During Sukkot, we customarily invite famous people from the past to be guests in the sukkah. This year, I would like to invite Jesus as my guest.
Jerusalem is home to a unique type of sukkah: precarious and cantilevered, they hang off the sides of buildings – and between the two Jerusalems, one above, one below.
As Jews the world over construct their own sukkahs - temporary, walled, outdoors structures with a view of the sky - we've rounded up a few especially impressive versions.
In the spirit of Sukkot and the sukkah, the Reform Jewish community is mobilizing throughout the country to pass a clean Dream Act of 2017.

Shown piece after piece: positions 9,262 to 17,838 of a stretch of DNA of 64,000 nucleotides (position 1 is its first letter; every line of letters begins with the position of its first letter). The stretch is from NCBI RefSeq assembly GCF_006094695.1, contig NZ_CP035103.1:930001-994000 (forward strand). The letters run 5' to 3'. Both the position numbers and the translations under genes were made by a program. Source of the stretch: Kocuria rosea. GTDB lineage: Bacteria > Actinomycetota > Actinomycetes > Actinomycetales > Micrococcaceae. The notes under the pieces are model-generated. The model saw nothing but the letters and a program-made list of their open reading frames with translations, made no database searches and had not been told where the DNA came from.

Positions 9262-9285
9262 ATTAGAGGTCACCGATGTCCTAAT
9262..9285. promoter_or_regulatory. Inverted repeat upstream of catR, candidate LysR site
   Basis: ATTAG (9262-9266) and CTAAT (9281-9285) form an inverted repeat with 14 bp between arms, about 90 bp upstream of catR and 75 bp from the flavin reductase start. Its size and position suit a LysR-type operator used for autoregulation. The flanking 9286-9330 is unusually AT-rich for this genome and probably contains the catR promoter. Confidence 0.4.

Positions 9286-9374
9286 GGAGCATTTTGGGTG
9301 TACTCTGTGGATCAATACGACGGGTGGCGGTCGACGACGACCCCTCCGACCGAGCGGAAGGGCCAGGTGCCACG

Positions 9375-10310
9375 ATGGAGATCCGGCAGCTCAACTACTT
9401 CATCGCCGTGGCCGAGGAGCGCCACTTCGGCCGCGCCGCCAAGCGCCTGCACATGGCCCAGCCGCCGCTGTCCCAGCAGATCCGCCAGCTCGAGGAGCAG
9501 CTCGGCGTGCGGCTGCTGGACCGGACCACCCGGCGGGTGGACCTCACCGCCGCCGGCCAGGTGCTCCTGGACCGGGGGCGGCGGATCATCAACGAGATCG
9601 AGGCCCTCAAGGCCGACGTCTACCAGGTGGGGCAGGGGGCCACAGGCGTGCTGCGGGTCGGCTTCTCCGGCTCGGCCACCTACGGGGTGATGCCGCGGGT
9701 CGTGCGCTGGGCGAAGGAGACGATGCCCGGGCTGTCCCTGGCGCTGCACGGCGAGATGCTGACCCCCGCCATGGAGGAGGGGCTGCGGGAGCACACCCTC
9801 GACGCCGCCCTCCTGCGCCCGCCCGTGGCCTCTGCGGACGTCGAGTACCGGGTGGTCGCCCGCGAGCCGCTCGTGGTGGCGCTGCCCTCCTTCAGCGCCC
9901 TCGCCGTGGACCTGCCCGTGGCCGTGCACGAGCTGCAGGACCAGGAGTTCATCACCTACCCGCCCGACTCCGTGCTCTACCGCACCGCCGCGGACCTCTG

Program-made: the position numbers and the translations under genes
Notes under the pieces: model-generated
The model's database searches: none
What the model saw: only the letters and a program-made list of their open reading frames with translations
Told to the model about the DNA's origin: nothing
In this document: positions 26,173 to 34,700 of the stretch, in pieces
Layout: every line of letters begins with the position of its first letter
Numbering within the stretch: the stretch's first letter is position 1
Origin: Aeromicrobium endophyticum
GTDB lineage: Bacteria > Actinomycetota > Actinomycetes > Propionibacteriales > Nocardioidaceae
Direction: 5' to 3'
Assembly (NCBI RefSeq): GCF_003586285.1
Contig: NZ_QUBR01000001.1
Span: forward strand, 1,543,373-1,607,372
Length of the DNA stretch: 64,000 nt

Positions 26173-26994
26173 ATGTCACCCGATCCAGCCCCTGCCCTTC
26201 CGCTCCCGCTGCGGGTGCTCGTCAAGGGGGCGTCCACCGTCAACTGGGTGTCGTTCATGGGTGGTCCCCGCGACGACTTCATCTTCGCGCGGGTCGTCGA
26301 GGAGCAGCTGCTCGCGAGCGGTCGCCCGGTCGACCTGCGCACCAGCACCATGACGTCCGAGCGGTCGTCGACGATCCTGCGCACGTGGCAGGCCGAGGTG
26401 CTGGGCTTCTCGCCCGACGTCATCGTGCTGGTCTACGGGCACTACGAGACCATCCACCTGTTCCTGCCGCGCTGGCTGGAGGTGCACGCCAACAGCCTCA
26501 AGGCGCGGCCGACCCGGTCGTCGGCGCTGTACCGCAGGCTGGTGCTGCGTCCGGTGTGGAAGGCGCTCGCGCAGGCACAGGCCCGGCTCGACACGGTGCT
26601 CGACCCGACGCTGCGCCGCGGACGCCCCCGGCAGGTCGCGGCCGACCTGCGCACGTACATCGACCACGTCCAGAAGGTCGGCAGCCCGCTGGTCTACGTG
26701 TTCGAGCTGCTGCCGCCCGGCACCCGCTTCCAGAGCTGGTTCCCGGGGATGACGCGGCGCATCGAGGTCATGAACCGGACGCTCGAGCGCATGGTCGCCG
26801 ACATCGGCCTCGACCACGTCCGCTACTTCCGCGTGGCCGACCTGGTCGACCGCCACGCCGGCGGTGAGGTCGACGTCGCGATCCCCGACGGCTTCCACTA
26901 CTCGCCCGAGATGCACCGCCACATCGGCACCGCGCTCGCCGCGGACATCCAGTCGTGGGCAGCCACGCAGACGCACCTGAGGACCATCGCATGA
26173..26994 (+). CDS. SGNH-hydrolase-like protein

Many communities still need our help In that spirit, here are a couple of ideas you can do with your kids, also with what you probably already have at home.
Before we left the house as kids, my dad always asked, “Is everybody happy?” Learn what Jewish tradition has to say about happiness.
The sukkah is a symbol of fragility. We build the temporary structure each year and know that it is only meant to last for the week-long holiday. It sways in the breeze. The raindrops land inside. The animals nibble at our decor. We know it could come crashing down on us.